1. Holly Aaron, University of California, Berkeley
  2. Pablo Ariel, University of North Carolina at Chapel Hill
  3. Richard Cole, NY State Department of Health, Wadsworth Center
  4. Hunter Elliott, Harvard Medical School
  5. John Eriksson, Turku BioImaging
  6. Scott Fraser, University of Southern California
  7. Jeremy Freeman, Chan Zuckerberg Initiative
  8. Ronald Germain, National Institute of Allergy and Infectious Diseases/NIH
  9. Gary Greenburg, Gordon and Betty Moore Foundation
  10. David HoffmanJanelia Research Campus/HHMI
  11. James Jonkman, Advanced Optical Microscopy Facility
  12. Luke Lavis, Janelia Research Campus/HHMI
  13. Jennifer Lippincott-SchwartzJanelia Research Campus/HHMI
  14. Elisa May, University of Konstanz
  15. Robert Price, University of South Carolina
  16. Joshua Rappoport, Northwestern University
  17. Jean Salamero, Institut Curie
  18. Hari Shroff, National Institute of Biomedical Imaging and Bioengineering/NIH
  19. Robert Singer, Albert Einstein College of Medicine
  20. Jason Swedlow, University of Dundee
  21. Aaron TaylorJanelia Research Campus/HHMI
  22. Paul Tillberg, Janelia Research Campus/HHMI
  23. Jean-Yves Tinevez, Institut Pasteur
  24. Michael Unser, École Polytechnique Fédérale de Lausanne
  25. Jennifer Waters, Harvard Medical School
  26. Simon Watkins, University of Pittsburgh
Well, this is pretty skewed.  That comes to 22:4 male; female.

Or 85% male.

The meeting I was invited to had a pretty good gender balance of invited participants.  So maybe this microscopy meeting is an anomaly.  But it made me wonder - does HHMI or Janelia Farm haver a diversity policy for meetings?  I could not find anything in Googling around or looking at their web sites.  If they do not have one, I think they should consider developing one.  I did find many examples of what seems to be a commitment to supporting diversity in STEM by HHMI.  But this meeting is definitely not doing a good job of that.  HHMI can do better.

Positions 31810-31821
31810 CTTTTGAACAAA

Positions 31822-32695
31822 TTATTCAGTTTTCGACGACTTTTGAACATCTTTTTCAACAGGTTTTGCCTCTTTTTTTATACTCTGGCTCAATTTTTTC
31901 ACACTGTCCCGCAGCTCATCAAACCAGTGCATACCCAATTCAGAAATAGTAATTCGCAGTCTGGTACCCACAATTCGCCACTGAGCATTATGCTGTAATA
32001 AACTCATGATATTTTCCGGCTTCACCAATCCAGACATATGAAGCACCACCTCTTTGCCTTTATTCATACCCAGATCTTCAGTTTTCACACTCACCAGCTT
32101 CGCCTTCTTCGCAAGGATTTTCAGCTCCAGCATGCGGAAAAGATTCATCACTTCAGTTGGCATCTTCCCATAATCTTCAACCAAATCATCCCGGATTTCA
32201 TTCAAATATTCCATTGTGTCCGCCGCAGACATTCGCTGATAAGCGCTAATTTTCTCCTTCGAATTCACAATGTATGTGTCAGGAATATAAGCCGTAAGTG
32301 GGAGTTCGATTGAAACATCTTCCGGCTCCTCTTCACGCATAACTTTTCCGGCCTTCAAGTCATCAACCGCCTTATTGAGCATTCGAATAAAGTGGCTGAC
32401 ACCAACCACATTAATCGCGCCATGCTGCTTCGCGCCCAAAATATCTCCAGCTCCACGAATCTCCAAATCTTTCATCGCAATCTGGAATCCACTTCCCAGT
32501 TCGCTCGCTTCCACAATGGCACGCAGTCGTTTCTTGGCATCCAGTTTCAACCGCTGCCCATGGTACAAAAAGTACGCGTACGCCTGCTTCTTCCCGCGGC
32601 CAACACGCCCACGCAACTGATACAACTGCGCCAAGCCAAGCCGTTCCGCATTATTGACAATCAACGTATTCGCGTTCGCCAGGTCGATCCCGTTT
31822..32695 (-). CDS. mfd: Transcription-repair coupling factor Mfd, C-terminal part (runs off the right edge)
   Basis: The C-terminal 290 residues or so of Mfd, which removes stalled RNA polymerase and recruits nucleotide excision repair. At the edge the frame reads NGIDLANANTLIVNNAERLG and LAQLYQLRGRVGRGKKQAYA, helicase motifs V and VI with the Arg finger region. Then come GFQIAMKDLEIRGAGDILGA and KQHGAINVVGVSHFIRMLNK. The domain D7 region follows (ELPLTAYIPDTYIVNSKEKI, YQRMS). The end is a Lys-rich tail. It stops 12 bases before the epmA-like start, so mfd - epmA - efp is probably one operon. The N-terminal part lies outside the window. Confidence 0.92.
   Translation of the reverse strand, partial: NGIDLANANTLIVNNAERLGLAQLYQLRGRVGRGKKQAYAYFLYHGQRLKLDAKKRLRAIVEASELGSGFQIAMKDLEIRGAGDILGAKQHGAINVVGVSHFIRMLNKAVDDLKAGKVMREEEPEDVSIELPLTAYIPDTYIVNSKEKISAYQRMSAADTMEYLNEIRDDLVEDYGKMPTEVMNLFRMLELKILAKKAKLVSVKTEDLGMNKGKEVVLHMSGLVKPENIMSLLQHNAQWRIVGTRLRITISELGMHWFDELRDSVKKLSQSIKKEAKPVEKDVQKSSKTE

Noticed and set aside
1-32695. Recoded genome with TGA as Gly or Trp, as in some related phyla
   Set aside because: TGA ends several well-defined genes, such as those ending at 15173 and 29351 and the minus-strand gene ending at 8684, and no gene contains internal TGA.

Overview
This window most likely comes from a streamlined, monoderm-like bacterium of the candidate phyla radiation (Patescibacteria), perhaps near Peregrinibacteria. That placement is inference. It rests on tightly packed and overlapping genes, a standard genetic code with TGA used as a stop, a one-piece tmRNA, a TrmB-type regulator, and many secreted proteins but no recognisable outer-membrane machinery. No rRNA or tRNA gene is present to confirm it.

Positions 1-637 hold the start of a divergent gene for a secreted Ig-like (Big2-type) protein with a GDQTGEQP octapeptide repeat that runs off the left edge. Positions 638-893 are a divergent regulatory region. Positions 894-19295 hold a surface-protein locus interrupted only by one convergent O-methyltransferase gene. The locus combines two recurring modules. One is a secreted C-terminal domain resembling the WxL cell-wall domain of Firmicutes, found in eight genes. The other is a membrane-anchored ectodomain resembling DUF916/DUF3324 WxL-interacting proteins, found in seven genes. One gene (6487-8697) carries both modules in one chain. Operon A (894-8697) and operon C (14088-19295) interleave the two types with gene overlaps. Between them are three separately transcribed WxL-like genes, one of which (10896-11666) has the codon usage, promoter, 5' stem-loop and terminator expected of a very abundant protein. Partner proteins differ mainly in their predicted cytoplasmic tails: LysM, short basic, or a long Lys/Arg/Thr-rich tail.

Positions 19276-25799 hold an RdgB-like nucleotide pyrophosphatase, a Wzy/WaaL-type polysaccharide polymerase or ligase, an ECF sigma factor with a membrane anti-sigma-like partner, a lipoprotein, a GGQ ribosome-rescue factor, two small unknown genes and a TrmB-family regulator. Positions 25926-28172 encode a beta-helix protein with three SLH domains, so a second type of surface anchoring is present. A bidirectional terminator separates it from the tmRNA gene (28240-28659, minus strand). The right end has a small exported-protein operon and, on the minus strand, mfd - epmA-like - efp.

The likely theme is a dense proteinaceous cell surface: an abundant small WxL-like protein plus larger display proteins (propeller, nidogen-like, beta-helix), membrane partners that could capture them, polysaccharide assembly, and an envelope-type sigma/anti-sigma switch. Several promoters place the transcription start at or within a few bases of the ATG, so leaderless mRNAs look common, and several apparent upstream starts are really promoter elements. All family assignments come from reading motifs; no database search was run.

Thursday, October 26, 2017

Really excellent article on "Imagining the Open University" by Erin McKiernan

This is definitely worth a look:



Imagining the “open” university: Sharing scholarship to improve research and education



Abstract



Open scholarship, such as the sharing of articles, code, data, and educational resources, has the potential to improve university research and education as well as increase the impact universities can have beyond their own walls. To support this perspective, I present evidence from case studies, published literature, and personal experiences as a practicing open scholar. I describe some of the challenges inherent to practicing open scholarship and some of the tensions created by incompatibilities between institutional policies and personal practice. To address this, I propose several concrete actions universities could take to support open scholarship and outline ways in which such initiatives could benefit the public as well as institutions. Importantly, I do not think most of these actions would require new funding but rather a redistribution of existing funds and a rewriting of internal policies to better align with university missions of knowledge dissemination and societal impact.